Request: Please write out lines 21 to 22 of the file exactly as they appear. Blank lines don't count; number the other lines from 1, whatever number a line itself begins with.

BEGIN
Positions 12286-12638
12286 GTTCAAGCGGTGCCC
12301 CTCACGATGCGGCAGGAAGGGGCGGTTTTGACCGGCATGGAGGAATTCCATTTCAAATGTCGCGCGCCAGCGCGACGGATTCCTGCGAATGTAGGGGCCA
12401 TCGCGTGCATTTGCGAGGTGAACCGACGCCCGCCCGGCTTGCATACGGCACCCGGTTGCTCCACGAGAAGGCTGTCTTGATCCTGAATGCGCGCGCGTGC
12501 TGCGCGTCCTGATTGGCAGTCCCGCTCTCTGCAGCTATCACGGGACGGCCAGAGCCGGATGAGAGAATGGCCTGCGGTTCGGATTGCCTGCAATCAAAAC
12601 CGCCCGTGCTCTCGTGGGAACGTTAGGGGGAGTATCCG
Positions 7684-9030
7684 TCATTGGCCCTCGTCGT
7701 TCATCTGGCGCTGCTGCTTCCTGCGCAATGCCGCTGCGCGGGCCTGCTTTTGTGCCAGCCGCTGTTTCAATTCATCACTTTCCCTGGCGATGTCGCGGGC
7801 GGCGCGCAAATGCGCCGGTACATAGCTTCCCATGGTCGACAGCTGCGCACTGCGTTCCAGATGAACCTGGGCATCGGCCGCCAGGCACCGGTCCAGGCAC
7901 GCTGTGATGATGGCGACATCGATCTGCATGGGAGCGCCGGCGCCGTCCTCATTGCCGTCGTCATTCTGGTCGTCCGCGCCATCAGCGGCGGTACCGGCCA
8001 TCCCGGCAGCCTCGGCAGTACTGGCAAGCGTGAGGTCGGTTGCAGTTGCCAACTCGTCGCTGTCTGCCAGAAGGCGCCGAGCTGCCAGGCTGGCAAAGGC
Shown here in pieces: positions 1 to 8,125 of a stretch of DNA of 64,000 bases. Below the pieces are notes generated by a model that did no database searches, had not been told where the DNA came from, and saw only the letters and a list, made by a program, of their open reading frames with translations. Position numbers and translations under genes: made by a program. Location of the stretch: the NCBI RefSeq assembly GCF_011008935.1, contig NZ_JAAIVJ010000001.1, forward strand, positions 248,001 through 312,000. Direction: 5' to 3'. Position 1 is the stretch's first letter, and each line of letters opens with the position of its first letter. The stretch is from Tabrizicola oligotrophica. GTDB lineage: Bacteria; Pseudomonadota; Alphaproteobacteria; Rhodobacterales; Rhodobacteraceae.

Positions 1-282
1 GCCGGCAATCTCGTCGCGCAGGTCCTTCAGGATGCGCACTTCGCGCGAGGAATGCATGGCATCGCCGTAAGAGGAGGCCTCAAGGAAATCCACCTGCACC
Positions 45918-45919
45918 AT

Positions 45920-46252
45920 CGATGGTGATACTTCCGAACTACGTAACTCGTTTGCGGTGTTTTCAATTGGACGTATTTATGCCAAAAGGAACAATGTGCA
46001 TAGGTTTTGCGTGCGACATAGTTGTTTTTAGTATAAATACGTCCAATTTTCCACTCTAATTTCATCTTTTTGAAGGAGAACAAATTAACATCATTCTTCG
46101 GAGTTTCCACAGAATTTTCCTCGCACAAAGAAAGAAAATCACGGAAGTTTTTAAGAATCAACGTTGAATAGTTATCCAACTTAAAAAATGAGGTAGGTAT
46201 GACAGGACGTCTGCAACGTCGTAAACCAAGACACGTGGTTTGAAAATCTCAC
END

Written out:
46101 GAGTTTCCACAGAATTTTCCTCGCACAAAGAAAGAAAATCACGGAAGTTTTTAAGAATCAACGTTGAATAGTTATCCAACTTAAAAAATGAGGTAGGTAT
46201 GACAGGACGTCTGCAACGTCGTAAACCAAGACACGTGGTTTGAAAATCTCAC